Saudi Women Will Not Be Competing In Olympics

Just last week, there were hopes that all countries participating in the London Olympic Games would be represented by both men and women athletes. Apparently what seemed an achievable goal was too ambitious for 2012.

No women from Saudi Arabia qualified to participate in the Olympics, despite the conservative Islamic country allowing women to compete in the Olympic trials. Along with two other Middle Eastern countries, Qatar and Brunei, Saudi Arabia was expected to send women athletes to the Olympics for the first time. While both Qatar and Brunei have been successful, Saudi Arabia’s athletic delegates will be exclusively men.

Men athletes qualified in track, equestrian and weightlifting, reported the pan-Arab daily newspaper Al-Sharq al-Awsat on Monday. An unidentified Saudi official explained that there would be no “female team taking part in the three fields.”

With very limited access to athletic facilities, this comes as no surprise. Women-only gyms were closed by government officials in 2009 and the country has only one private sports company with a women’s team. Access to athletics is just one of the countless ways in which Saudi Arabia restricts women’s rights. “[H]aving banned its women and girls from engaging in sports at home, finding one who’s had access to Olympic-level training is a long stretch,” said journalist Lara Setrakian.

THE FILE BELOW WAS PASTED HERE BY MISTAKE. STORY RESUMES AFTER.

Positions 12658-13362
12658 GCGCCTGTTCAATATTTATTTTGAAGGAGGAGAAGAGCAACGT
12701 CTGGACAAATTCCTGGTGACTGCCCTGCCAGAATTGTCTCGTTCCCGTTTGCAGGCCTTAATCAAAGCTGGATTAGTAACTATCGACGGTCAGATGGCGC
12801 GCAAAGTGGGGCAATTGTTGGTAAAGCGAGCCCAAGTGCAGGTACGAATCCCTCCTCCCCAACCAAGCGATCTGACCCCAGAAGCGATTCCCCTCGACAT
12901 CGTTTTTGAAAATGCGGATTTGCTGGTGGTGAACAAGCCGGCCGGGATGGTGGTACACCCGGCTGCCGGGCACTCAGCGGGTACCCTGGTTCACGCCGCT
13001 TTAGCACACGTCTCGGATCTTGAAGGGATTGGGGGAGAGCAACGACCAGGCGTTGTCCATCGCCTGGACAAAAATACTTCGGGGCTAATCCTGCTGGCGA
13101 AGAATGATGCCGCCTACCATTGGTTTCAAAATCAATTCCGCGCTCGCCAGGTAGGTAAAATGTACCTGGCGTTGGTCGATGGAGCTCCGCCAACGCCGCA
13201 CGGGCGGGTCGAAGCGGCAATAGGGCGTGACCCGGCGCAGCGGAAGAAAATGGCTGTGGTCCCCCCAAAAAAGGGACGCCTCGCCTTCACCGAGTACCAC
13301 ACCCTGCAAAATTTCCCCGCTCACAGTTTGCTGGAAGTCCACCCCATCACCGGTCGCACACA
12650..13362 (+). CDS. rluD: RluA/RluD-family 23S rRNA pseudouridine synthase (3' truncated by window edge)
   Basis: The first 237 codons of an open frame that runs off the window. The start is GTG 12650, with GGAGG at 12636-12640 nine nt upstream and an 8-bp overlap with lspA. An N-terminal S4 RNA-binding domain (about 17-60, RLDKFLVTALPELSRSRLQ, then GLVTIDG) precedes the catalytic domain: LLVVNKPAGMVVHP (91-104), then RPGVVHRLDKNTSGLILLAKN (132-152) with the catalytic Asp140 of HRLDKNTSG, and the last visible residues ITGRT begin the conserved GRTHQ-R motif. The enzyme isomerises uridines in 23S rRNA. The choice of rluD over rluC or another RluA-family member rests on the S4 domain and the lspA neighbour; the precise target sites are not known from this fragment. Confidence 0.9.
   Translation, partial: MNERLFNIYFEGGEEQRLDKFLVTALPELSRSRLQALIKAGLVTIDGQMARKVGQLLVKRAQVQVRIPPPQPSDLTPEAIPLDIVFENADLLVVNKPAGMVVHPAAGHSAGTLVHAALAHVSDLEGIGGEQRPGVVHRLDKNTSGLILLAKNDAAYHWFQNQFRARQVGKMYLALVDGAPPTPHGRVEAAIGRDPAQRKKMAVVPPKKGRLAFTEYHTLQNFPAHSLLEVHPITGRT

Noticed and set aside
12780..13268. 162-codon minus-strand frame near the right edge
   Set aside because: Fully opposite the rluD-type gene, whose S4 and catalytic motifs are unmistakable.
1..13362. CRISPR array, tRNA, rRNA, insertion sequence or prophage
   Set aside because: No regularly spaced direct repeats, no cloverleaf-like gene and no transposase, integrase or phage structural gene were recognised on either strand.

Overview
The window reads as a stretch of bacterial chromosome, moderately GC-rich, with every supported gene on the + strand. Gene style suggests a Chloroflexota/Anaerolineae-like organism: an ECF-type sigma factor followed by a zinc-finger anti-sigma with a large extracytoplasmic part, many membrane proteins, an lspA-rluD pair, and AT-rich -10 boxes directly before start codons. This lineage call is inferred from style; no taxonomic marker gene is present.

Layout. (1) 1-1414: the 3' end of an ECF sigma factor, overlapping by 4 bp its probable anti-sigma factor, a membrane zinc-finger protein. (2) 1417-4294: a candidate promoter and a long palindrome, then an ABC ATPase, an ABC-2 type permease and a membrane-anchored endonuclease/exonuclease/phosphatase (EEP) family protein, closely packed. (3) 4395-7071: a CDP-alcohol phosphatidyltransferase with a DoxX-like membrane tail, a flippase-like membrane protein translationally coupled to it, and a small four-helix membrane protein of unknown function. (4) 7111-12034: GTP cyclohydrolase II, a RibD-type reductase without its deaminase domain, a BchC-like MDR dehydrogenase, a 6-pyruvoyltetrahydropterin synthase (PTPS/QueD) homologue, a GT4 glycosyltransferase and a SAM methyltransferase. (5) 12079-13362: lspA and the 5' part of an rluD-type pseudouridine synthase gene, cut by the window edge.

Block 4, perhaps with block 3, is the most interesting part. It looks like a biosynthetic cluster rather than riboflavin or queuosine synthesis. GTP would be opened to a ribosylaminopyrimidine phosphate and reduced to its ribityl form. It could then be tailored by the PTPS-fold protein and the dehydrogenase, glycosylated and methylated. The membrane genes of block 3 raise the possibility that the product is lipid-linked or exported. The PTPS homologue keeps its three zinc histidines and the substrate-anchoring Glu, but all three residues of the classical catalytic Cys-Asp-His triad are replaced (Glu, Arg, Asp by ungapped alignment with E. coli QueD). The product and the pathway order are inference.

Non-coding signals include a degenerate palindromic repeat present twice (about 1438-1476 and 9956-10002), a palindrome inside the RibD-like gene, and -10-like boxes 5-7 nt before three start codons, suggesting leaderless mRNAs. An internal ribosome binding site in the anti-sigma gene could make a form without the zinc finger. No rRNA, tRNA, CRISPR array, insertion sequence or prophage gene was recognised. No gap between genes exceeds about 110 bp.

The one Saudi woman Olympic hopeful, 20-year-old equestrian Dalma Rushdi Malhas, was born in America, gained Saudi citizenship and, with her parents’ financial assistance, was able to train in Europe. Unfortunately, after her horse suffered an unfortunate injury, Malhas was unable to qualify.

After Malhas failed to qualify, Minky Worden of Human Rights Watch commented, “It is 100 percent the case they knew she couldn’t compete when they made the announcement.” HRW is currently campaigning to ban Saudi Arabia from the London Olympics if they do not send women athletes.

Saudia Arabia claimed that, despite pressure from the International Olympic Committee, the government had no hand in keeping women from participating in the games. The IOC faces international pressure to challenge Saudi Arabia. Saudi women are not offered equal opportunity to participate in sports and train for the Olympics–a reality that stands in direct contradiction of the IOC’s charter, which states [PDF]:

 The practice of sport is a human right. Every individual must have the possibility of practicing sport, without discrimination of any kind. [Any] form of discrimination with regard to a country or a person on grounds of race, religion, politics, gender or otherwise is incompatible with belonging to the Olympic Movement.

Reema Abdyllah, coach and player for the Jeddah Kings, a private Saudi women’s soccer team, said:

We will watch the London Olympics and we will cheer for our men competing there, hoping that some day we can root for our women as well. … When Saudi women get a chance to compete for their country, they will raise the flag so high.

Photo from Flickr user zbigphotography via Creative Commons 3.0 


Danica Ceballos is currently interning with Ms. In the fall, she will return to Fairfield University in Connecticut as a junior majoring in English Journalism and minoring in Women's Studies and Political Science. For the past two years, she has worked for Fairfield University's Independent Student Newspaper, The Mirror. She also runs NCAA Division I Cross Country.